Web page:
Living In the Thirties

My grandmother grew up in the thirties.  Back then, you didn’t throw anything away.  You might be able to find another use for it or fix it or scavenge parts from it.

If you want to write, you have to live in the thirties.

Over the years, I’ve sold a couple dozen short stories, written a few dozen others that didn’t sell, and have fragments of many, many others that may or may not see the light of day.  Every single one of them I keep stored in my computer (with backups).  Some of them are broken, some didn’t sell because the market didn’t pan out, and others are just ideas waiting to cross-pollinate with something.  Most will probably die with me.  My children will go through my computer one day and say, “Why was he keeping this?  Was he really planning to write a story about an alien that lived in a blender?”

And other things have turned out to be extraordinary useful.

FIND ANOTHER USE FOR IT
I wrote a story called “Round Dragon, Angry Tiger” and submitted it to Marion Bradley for one of the Sword and Sorceress anthologies.  It made the final round, but Marion ultimately sent it back with her now-famous “inelasticity of typeface” rejection.  There was no other market for it, so I put it away.  Years passed, and Laura Anne Gilman announced she and Jennifer Heddle were accepting stories for an anthology of revenge stories.  I remembered “Round Dragon, Angry Tiger,” which is all about anger and revenge.  I polished it a bit and sent it to her.  She bought it.  Good thing I didn’t throw it away!

FIX IT
Another time I wrote a story called “Innkeeper’s Solution,” set in a world where everyone got a familiar, not just witches and wizards.  I sent it to Dragon magazine.  The editor rejected it, but gave fairly detailed reasons why.  I mentioned this to Sarah Zettel, who said, “It sounds like a rewrite request to me.”  The more I thought about this, the more I realized she was right.  I rewrote the story along the lines the editor mentioned and sent it back.  He bought it.  (Sarah was very wise.) Good thing I didn’t throw it away!

SCAVENGE PARTS FROM IT
Fifteen years ago, I wrote an SF story about a circus, clowns, and clones.  I liked it quite a lot, but no one else did–every editor I sent it to rejected it.  I put it in my files.  Then Book View Cafe announced its steampunk anthology The Shadow Conspiracy.  For some reason, my circus story wandered back into my mind.  It was far-future SF, nothing like steampunk.  I had written it fifteen years ago, and my writing style has changed drastically since then.  I could also see that the structure of the story had some flaws in it that really weren’t fixable.  But I still found the characters and the situation compelling.  It wouldn’t leave me alone.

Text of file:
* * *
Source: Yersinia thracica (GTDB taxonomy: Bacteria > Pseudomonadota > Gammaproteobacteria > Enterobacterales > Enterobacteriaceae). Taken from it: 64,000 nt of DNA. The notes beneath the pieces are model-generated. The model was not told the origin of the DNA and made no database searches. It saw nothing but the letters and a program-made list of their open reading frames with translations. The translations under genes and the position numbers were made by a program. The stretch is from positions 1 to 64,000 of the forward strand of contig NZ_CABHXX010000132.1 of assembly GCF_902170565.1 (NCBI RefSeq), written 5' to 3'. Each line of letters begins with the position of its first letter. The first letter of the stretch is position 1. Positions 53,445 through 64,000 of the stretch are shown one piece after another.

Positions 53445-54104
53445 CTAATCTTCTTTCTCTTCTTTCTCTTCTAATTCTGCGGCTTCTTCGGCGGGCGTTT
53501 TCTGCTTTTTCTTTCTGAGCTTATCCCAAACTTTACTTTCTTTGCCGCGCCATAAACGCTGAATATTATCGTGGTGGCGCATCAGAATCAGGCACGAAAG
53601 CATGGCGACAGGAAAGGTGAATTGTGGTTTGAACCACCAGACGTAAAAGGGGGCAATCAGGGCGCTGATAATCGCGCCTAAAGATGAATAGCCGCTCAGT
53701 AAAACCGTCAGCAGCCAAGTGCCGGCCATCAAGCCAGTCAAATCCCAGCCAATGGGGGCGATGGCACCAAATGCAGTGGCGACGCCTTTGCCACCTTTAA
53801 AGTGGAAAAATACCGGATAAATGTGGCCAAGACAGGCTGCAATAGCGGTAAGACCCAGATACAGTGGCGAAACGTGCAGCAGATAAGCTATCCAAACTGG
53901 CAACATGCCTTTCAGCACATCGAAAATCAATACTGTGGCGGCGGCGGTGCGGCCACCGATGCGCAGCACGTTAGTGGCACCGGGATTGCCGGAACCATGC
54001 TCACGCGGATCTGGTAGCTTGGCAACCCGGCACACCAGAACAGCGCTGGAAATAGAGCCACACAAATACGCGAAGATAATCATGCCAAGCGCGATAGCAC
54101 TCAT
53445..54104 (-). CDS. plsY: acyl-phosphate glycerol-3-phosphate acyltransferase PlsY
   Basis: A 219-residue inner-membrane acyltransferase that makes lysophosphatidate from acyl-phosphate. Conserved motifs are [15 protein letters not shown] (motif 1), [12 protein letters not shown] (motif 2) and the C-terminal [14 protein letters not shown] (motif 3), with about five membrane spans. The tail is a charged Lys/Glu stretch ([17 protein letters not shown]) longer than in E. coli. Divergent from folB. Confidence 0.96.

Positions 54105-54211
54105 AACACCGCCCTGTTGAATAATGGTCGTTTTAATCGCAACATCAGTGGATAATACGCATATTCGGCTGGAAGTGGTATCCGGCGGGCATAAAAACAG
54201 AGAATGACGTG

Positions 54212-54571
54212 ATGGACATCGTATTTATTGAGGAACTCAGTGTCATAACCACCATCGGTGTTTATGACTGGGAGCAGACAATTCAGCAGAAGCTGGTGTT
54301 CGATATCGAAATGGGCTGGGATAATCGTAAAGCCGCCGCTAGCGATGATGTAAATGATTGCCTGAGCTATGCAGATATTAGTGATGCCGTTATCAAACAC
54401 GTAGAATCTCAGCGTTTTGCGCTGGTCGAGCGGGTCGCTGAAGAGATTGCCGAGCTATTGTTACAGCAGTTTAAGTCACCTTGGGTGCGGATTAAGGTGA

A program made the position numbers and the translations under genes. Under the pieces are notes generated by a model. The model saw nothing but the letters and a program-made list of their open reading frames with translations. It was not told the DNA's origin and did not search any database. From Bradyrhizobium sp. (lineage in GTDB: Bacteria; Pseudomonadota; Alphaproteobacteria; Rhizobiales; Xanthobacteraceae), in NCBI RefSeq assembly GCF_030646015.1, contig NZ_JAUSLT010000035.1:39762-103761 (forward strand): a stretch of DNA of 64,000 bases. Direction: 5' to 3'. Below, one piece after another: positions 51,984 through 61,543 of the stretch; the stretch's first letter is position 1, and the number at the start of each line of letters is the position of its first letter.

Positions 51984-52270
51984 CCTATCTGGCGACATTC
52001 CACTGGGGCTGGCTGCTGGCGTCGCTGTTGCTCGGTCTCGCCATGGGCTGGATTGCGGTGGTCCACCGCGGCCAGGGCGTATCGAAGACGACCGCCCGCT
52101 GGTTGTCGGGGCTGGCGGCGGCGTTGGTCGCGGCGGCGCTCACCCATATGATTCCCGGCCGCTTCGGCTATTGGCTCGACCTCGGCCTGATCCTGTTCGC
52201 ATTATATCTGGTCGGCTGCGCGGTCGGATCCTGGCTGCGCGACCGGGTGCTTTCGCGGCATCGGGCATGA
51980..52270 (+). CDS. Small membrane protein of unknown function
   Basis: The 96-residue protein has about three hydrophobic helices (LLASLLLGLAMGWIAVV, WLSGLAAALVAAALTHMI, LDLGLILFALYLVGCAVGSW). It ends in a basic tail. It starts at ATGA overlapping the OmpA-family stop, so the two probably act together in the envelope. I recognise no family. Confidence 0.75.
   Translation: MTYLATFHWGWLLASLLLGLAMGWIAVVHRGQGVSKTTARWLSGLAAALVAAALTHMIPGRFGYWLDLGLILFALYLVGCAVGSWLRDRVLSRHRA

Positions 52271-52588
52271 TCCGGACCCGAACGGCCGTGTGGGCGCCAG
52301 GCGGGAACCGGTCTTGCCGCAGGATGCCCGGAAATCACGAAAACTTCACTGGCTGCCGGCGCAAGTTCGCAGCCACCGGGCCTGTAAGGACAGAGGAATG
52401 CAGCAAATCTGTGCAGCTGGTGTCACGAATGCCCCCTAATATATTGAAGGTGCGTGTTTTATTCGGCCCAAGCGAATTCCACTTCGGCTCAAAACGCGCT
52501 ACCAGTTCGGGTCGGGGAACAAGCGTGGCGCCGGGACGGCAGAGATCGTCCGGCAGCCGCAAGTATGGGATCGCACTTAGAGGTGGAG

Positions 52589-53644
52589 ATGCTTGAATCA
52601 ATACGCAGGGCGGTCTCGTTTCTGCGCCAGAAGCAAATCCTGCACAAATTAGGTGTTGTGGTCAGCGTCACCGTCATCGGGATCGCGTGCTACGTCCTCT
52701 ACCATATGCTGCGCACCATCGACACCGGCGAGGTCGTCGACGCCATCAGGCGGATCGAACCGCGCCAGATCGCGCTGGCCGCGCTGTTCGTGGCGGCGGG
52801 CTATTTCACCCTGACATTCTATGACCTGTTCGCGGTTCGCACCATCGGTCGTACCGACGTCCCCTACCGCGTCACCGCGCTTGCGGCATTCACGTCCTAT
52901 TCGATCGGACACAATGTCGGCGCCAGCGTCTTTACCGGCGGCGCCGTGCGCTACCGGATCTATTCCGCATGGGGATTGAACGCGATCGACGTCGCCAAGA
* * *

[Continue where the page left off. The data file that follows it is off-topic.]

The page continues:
I decided to treat the story like a chef making gumbo out of leftovers.  I plucked out what still tasted good, added in a whole lot of fresh ingedients, and simmered it all together until you couldn’t tell what was new and what was old.  The result was a 14,000 word novella completely unlike anything I’d ever written before.

Good thing I didn’t throw it away.

Ask any writer what he or she has tucked away in those files.  They’re probably extensive.  No matter what century it might be now, we’re still living in the thirties!

–Steven Harper Piziks

http://spiziks.livejournal.com

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Living In the Thirties — 5 Comments

  1. Some things you just have to grow into. When I was seventeen a first line came to me outta nowhere: “Beatrice’s lover was made of lip.” And I looked at it and thought, “no way am I old enough to know what to do with that.” Put it in a drawer for a couple of decades, took it out, ironed it, and it became the first line of “Abelard’s Kiss.”

    When my computer died (unbackedup, dammit) last summer it took with it a couple of decades of snippets, first lines, and ideas. The most robust, I reconstructed (and backed up). The rest…floating in the wind.

  2. Oh Mad, you gotta have faith. They sprouted once, from your fertile mind, so they can spring up again!

    Brenda

  3. The late Mike Ford used to talk about failed projects as being the fallen trees in the forest. A lot of good mulch in a forest. Although a story died, from the mulch something new will grow!

    We did not fail — we are doing what any good farmer does. We are enriching the soil.

    I’m doing it now — a nice mystery that was called “too literate for mystery, not angst enough for mainstream” (is that not bizarre?) is being heavily mined for a new work.

    Miners, farmers, mapmakers, dream speakers — it’s what we love to do. If we’re lucky, we get paid to do it!

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